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Read an Excerpt from On Love and Tyranny: The Life and Politics of Hannah Arendt

Read an Excerpt from On Love and Tyranny: The Life and Politics of Hannah Arendt

From On Love and Tyranny: The Life and Politics of Hannah Arendt by Dr. Ann Heberlein

“If Hannah Arendt had not existed,” someone once wrote, “it would most certainly be necessary to invent her.” The story of Hannah Arendt’s life is one of obstacles and victories, light and darkness, setbacks and successes. Born in the early twentieth century, she lived through two world wars and was driven out of both her homeland — Germany — and Europe, to live in exile in the United States. Hannah’s life spanned a decisive chapter in the history of the Western world, a time in which the values and ideas of humankind and its worth, of good and evil, guilt and responsibility, were tested and reshaped.

Hannah Arendt is often described as a philosopher, but she herself rejected this label. In an interview broadcast on West German television in 1964, she pushed back against the notion that she belonged “to the circle of philosophers.”

“My profession, if one can even speak of it at all, is political theory. I neither feel like a philosopher, nor do I believe that I have been accepted in the circle of philosophers,” she explained.

There is a backstory to Hannah’s reluctance to be defined as a philosopher. Despite having claimed, as a teenager, to have chosen between studying philosophy or drowning herself, she was deeply disappointed by intellectuals’ — in particular the philosophers’ — sympathy for and willingness to surrender to the Nazi ideology that swept through Germany in the 1930s. When Hannah fled her homeland, she made a promise to herself never to associate with intellectuals again. She wanted to change the world, but no longer believed in the power of philosophy to do so. Thus Hannah ended her relationship with the realm of theory, and decided to work practically and politically instead.

In the foreword to Men in Dark Times (1968), Hannah writes about those rare people who, with their luminosity, intellect, and originality, manage to spread hope and light, even in moments of desperation:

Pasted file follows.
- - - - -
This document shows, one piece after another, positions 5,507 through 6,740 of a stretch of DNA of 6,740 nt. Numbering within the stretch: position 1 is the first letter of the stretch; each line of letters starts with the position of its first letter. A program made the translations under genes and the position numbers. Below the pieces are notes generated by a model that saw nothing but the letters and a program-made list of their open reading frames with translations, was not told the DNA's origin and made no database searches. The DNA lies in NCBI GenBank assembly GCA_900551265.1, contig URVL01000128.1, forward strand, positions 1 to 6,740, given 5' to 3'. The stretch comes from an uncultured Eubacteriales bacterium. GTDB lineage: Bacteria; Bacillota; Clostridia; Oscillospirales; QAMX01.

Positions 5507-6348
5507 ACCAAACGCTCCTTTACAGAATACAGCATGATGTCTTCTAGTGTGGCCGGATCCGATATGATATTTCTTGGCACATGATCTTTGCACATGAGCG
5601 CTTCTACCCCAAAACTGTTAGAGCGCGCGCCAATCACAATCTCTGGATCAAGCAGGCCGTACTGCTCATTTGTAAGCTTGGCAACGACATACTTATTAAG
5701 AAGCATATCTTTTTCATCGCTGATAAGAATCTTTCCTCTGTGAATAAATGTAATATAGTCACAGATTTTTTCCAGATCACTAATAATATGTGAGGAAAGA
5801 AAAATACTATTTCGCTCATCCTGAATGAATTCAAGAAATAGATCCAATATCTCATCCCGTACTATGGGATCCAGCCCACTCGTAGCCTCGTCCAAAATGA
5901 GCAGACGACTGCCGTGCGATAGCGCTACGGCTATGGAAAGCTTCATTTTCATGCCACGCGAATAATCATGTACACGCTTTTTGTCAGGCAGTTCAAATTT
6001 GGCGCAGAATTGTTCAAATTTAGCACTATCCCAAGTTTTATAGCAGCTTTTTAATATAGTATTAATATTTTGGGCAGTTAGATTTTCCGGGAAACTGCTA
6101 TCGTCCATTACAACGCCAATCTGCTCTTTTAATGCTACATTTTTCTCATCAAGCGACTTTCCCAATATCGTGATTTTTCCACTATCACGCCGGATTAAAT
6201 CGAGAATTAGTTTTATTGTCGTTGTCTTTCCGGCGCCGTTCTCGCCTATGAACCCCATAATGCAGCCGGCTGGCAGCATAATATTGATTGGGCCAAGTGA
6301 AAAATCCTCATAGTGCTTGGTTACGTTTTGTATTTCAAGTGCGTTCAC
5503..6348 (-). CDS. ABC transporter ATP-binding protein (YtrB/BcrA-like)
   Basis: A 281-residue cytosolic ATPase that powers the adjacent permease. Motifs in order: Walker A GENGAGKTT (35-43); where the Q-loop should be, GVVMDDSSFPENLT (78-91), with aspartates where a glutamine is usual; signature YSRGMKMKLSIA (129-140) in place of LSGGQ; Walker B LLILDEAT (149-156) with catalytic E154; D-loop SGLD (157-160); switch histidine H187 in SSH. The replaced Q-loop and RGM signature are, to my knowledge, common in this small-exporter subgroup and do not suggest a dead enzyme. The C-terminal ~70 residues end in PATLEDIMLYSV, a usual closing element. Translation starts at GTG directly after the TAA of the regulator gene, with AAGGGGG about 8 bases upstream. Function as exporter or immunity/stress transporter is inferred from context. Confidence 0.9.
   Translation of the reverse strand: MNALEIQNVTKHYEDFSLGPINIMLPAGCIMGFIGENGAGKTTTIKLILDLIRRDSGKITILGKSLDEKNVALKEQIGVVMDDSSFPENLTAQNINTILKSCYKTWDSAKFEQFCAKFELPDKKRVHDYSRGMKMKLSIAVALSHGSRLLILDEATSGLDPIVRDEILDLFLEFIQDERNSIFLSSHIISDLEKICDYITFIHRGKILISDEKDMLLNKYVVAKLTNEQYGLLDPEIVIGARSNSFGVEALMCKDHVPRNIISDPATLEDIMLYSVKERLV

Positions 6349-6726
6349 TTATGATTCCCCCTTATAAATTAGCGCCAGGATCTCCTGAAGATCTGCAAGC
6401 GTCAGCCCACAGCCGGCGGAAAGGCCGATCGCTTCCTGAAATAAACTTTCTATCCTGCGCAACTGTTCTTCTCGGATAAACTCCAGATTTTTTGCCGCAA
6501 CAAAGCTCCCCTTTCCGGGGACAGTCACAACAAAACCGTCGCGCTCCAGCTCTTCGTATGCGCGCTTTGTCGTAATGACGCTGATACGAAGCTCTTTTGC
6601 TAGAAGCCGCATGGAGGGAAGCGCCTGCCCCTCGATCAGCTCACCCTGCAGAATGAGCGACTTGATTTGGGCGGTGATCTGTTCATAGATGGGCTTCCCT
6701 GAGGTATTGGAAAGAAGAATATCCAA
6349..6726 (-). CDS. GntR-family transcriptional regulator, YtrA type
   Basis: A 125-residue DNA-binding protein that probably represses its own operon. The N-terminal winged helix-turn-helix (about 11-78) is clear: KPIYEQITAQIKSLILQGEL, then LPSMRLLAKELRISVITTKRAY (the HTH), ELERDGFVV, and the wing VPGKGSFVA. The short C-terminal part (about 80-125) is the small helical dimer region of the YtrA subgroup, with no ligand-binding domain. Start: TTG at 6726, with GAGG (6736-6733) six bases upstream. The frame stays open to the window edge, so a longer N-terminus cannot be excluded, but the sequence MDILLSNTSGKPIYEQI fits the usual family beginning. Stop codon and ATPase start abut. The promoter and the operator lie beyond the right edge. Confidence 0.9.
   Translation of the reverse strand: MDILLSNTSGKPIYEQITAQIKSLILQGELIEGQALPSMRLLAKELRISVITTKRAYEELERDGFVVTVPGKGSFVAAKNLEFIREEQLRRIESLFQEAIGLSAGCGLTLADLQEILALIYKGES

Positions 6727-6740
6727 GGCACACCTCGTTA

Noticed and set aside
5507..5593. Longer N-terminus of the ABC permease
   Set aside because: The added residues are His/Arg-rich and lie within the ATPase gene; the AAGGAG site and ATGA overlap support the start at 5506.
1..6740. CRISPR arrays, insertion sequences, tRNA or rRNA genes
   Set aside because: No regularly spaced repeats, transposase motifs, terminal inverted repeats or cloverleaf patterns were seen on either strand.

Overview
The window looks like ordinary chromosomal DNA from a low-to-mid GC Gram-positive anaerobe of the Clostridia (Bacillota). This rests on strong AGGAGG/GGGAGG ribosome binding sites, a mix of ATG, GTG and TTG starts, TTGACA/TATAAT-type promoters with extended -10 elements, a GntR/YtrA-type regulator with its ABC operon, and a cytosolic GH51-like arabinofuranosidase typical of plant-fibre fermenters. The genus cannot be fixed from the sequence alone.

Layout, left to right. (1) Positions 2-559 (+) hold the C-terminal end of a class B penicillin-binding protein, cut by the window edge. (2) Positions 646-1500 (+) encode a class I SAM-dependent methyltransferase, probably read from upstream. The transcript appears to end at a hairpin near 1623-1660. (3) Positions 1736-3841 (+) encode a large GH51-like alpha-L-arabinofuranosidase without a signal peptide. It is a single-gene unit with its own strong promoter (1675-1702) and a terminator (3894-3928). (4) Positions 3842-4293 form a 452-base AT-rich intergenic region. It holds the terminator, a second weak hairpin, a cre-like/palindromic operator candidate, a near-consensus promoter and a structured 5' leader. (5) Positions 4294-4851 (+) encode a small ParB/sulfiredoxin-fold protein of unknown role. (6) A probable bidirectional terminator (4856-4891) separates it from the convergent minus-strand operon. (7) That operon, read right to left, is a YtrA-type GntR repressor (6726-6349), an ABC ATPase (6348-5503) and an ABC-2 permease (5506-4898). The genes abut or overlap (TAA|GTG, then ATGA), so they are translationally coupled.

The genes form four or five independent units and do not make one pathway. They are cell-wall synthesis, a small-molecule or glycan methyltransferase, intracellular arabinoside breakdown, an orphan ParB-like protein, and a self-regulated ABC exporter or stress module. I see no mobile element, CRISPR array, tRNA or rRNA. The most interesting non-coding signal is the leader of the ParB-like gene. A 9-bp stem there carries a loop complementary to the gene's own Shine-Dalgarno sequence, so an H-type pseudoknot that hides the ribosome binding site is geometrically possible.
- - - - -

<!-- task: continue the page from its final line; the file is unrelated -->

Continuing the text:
Even in the darkest of times we have the right to expect some illumination, and that such illumination may well come less from theories and concepts than from the uncertain, flickering, and often weak light that some men and women, in their lives and their works, will kindle under almost all circumstances and shed over the time span that was given them on earth.

There is no doubt that Hannah Arendt herself belonged to the group of people who possessed this singular ability to spread light even in the darkest of times, shining so brightly that their impact is felt long after their time on earth is over.

The letters she exchanged with Martin Heidegger, Heinrich Blücher, Kurt Blumenfeld, Karl Jaspers, Gershom Scholem, and Mary McCarthy paint a picture of a woman with a sharp intellect, a cutting wit, a broad capacity for self-reflection, and a passionate attitude toward the world. This combination of qualities — of heart and mind, common sense and emotion — is exceptional.

Hannah Arendt has been a friend of mine for many years. I first read her as a theology undergraduate at Lund University in the early nineties, and immediately found myself drawn to her style of reasoning and her clear arguments. She awoke my interest in thinkers like Kierkegaard, Jaspers, and Heidegger, and soon became something of an intellectual kinswoman to me. Hannah’s discussions of forgiveness proved vital to my doctoral thesis, Kränkningar och förlåtelse (Violations and Forgiveness), and she has featured in one way or another in all of my books since.

At some point during my postgraduate studies, I came across Elżbieta Ettinger’s book on Hannah’s love affair with Martin Heidegger. The book drew my attention to the private Hannah, and I began to devour Hannah Arendt biographies and the correspondence between Hannah and her friends. The idea of writing a book about Hannah, her life, and her philosophy took root, and I am so pleased that I have finally had the opportunity to do just that.

I make no claim to providing a complete picture of Hannah’s life and philosophy; that was never my intention. Instead, I have taken the liberty of focusing on the events in Hannah’s life that interest me most, lifting out the ideas I find most fruitful and attempting to place Hannah, her story, and her thinking into a wider context.

Hannah Arendt was not just a brilliant theorist; she was also a fascinating woman who lived a dramatic life. That is what I want to talk about here. My ambition is to depict Hannah’s life and development as an intellectual — her thinking is closely related to her concrete experiences, after all — and to outline a dramatic moment in the history of humankind.

Using her own books, essays, and poems, the correspondence sent between Hannah and her many friends, her interviews, and her diary entries, I want to tell the story of Hannah Arendt and the concepts that became major themes in her life: love and evil.

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